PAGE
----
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Effects of hyperbaric oxygen treatment on auditory hair cells after acute noise damage

Autoria: Gleice Cristina Colombari, Maria Rossato, Omar Feres, Miguel Angelo Hyppolito

Publicado em: 21/07/2010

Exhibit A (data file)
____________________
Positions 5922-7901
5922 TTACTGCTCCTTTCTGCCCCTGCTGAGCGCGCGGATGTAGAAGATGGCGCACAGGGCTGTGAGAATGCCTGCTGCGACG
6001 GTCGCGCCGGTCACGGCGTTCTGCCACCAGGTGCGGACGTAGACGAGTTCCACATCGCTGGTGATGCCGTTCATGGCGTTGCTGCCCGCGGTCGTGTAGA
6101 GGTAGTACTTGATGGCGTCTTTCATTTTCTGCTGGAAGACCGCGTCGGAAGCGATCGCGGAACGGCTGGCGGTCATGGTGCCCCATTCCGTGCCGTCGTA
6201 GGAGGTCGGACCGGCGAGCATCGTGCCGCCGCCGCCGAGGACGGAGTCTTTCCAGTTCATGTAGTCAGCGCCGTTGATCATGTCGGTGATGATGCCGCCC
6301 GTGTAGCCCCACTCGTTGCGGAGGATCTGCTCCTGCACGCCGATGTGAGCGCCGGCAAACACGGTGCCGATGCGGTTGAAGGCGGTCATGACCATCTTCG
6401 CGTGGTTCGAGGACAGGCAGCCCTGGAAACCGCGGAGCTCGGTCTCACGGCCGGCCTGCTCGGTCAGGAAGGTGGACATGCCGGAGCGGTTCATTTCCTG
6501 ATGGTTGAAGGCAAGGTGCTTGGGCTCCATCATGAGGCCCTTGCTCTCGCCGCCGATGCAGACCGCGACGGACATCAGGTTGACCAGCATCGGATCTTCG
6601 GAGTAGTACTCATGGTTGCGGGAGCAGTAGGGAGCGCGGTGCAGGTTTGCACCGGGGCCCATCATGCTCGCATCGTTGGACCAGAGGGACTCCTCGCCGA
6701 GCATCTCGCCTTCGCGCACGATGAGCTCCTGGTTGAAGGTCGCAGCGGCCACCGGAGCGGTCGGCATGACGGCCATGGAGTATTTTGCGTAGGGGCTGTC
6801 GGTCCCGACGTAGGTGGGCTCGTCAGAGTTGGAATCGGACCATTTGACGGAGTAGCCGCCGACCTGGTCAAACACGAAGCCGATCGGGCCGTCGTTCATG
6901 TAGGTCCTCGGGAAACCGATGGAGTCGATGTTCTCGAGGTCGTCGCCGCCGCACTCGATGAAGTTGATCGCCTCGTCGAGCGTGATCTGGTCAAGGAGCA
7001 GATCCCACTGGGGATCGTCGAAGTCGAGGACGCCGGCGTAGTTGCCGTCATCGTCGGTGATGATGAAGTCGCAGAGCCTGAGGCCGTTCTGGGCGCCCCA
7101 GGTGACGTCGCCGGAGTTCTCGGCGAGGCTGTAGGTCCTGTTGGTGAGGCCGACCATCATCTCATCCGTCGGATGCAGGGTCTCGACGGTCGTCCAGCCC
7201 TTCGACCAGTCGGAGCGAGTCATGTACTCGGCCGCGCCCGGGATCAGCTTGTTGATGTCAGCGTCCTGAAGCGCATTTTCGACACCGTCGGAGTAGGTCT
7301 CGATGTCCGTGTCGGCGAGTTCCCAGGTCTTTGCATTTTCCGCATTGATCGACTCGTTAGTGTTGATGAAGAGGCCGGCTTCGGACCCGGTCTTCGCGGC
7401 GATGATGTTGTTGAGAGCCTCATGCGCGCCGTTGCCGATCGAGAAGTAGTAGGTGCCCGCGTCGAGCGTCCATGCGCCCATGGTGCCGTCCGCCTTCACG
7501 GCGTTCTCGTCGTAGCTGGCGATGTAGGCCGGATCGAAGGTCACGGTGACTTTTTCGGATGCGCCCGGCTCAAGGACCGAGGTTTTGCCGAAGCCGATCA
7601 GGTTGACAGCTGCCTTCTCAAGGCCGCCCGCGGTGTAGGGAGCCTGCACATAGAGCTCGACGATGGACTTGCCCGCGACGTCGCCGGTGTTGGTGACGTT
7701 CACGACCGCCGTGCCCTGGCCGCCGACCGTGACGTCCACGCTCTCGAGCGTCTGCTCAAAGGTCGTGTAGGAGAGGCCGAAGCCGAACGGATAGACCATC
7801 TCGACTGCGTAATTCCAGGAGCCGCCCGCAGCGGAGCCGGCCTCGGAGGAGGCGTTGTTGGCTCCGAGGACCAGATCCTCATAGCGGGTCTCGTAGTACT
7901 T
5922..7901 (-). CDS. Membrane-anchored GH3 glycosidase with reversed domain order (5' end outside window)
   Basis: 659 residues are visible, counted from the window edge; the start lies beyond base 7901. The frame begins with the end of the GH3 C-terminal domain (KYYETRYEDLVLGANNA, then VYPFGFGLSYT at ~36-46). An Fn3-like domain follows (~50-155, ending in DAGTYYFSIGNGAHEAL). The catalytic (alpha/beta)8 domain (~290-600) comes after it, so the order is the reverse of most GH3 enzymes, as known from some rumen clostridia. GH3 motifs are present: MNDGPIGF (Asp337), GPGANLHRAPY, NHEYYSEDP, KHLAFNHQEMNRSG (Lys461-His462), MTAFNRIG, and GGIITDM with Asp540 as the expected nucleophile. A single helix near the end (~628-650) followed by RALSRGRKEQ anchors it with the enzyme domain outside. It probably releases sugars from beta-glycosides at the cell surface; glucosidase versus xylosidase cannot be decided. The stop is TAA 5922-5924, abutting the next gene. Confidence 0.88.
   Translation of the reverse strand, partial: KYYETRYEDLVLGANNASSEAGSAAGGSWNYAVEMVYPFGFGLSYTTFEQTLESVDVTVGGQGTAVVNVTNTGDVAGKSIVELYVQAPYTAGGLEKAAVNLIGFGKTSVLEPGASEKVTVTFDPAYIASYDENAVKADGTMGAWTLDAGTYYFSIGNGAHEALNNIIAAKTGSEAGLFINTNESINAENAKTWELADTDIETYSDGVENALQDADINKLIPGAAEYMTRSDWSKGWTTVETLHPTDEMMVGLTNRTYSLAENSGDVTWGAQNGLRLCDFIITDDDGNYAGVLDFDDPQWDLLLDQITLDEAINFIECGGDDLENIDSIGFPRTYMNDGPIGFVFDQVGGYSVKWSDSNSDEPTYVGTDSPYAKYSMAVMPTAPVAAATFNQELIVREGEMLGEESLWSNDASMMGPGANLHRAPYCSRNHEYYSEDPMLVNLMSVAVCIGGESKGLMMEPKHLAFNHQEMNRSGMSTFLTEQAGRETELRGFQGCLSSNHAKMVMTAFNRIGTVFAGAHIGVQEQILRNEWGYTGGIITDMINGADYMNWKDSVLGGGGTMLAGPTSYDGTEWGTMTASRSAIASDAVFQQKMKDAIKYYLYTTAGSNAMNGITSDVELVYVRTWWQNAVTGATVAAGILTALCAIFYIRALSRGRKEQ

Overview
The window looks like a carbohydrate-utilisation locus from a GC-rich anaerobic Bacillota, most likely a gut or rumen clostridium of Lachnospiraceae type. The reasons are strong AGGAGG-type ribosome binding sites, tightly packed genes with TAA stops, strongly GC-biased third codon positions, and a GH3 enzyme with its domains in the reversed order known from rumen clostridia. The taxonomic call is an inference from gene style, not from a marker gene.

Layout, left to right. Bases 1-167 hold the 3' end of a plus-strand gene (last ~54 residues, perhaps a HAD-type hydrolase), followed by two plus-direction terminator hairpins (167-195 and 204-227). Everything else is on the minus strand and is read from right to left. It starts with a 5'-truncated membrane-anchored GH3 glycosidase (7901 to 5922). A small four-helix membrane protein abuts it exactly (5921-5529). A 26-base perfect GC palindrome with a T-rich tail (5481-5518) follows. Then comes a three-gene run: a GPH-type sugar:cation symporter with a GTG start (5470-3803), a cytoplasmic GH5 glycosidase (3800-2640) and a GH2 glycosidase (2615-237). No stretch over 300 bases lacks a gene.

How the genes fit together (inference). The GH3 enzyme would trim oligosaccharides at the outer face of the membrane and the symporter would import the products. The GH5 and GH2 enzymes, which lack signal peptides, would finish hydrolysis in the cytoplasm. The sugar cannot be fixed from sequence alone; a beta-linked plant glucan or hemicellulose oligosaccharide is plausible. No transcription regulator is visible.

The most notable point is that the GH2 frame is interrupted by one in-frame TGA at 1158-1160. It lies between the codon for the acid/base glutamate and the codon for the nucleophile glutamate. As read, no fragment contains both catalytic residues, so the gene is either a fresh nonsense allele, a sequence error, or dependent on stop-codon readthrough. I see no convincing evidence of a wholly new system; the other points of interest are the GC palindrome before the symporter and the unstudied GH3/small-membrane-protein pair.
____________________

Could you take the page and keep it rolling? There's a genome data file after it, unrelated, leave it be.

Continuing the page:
Acute acoustic trauma (AAT) is a sudden sensorineural hearing loss caused by exposure of the hearing organ to acoustic overstimulation, typically an intense sound impulse, hyperbaric oxygen therapy (HOT), which favors repair of the microcirculation, can be potentially used to treat it. Hence, this study aimed to assess the effects of HOT on guinea pigs exposed to acoustic trauma. Fifteen guinea pigs were exposed to noise in the 4-kHz range with intensity of 110 dB sound level pressure for 72 h. They were assessed by brainstem auditory evoked potential (BAEP) and by distortion product otoacoustic emission (DPOAE) before and after exposure and after HOT at 2.0 absolute atmospheres for 1 h. The cochleae were then analyzed using scanning electron microscopy (SEM). There was a statistically significant difference in the signal-to-noise ratio of the DPOAE amplitudes for the 1- to 4-kHz frequencies and the SEM findings revealed damaged outer hair cells (OHC) after exposure to noise, with recovery after HOT (p = 0.0159), which did not occur on thresholds and amplitudes to BAEP (p = 0.1593). The electrophysiological BAEP data did not demonstrate effectiveness of HOT against AAT damage. However, there was improvement of the anatomical pattern of damage detected by SEM, with a significant reduction of the number of injured cochlear OHC and their functionality detected by DPOAE.


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